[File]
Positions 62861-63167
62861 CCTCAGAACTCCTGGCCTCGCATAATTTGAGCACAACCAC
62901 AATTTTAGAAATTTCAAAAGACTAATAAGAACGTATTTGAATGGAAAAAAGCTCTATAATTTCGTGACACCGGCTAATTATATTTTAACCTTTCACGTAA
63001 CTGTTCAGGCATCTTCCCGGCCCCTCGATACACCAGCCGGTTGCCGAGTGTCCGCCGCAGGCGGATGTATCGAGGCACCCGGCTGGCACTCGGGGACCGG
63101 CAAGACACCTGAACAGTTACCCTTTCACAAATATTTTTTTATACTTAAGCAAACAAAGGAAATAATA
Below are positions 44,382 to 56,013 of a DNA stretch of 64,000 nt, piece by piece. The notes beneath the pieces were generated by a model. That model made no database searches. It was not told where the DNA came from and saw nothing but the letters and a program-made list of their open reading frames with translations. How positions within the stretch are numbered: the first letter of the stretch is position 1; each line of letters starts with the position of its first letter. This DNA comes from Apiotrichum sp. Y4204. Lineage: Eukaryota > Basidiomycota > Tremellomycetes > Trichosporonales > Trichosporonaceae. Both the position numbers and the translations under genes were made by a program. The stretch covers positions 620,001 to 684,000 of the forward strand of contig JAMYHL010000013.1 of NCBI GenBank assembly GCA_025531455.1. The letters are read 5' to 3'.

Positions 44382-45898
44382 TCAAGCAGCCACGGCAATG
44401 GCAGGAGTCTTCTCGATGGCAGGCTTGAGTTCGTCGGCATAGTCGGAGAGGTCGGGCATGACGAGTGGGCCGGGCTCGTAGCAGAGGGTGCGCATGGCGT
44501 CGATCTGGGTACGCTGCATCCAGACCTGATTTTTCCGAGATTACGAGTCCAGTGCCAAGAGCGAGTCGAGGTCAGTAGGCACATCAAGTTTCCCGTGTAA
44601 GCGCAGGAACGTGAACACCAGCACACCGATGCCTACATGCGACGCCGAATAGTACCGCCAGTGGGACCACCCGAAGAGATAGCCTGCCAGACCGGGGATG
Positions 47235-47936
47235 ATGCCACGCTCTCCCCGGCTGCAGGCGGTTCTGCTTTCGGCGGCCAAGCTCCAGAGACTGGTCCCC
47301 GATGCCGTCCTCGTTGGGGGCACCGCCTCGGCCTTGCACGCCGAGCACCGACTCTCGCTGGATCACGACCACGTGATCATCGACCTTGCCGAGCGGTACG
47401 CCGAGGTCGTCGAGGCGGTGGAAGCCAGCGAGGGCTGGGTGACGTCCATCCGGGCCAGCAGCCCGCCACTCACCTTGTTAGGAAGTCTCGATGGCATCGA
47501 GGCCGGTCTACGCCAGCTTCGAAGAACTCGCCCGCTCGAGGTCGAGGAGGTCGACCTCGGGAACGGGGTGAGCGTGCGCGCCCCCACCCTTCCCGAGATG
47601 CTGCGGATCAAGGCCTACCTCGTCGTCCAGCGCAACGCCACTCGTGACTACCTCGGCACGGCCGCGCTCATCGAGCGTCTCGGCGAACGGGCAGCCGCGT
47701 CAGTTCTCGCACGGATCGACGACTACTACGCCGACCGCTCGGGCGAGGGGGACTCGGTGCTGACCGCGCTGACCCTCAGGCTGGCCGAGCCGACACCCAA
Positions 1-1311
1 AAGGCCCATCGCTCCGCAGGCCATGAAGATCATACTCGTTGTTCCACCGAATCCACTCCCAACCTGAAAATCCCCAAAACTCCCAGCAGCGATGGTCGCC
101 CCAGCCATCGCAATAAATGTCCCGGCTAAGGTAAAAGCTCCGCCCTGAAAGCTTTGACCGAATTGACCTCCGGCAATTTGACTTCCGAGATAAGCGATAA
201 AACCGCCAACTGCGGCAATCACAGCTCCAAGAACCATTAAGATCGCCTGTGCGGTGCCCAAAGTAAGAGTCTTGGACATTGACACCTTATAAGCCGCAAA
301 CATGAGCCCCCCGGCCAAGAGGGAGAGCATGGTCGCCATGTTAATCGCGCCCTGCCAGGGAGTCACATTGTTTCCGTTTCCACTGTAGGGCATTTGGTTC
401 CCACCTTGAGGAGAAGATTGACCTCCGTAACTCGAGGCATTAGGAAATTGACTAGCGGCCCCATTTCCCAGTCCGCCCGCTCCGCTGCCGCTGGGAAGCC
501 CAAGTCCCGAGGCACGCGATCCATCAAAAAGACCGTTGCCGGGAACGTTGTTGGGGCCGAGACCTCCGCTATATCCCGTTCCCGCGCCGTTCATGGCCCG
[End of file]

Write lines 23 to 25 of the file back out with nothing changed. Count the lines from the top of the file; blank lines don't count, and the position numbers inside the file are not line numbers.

301 CATGAGCCCCCCGGCCAAGAGGGAGAGCATGGTCGCCATGTTAATCGCGCCCTGCCAGGGAGTCACATTGTTTCCGTTTCCACTGTAGGGCATTTGGTTC
401 CCACCTTGAGGAGAAGATTGACCTCCGTAACTCGAGGCATTAGGAAATTGACTAGCGGCCCCATTTCCCAGTCCGCCCGCTCCGCTGCCGCTGGGAAGCC
501 CAAGTCCCGAGGCACGCGATCCATCAAAAAGACCGTTGCCGGGAACGTTGTTGGGGCCGAGACCTCCGCTATATCCCGTTCCCGCGCCGTTCATGGCCCG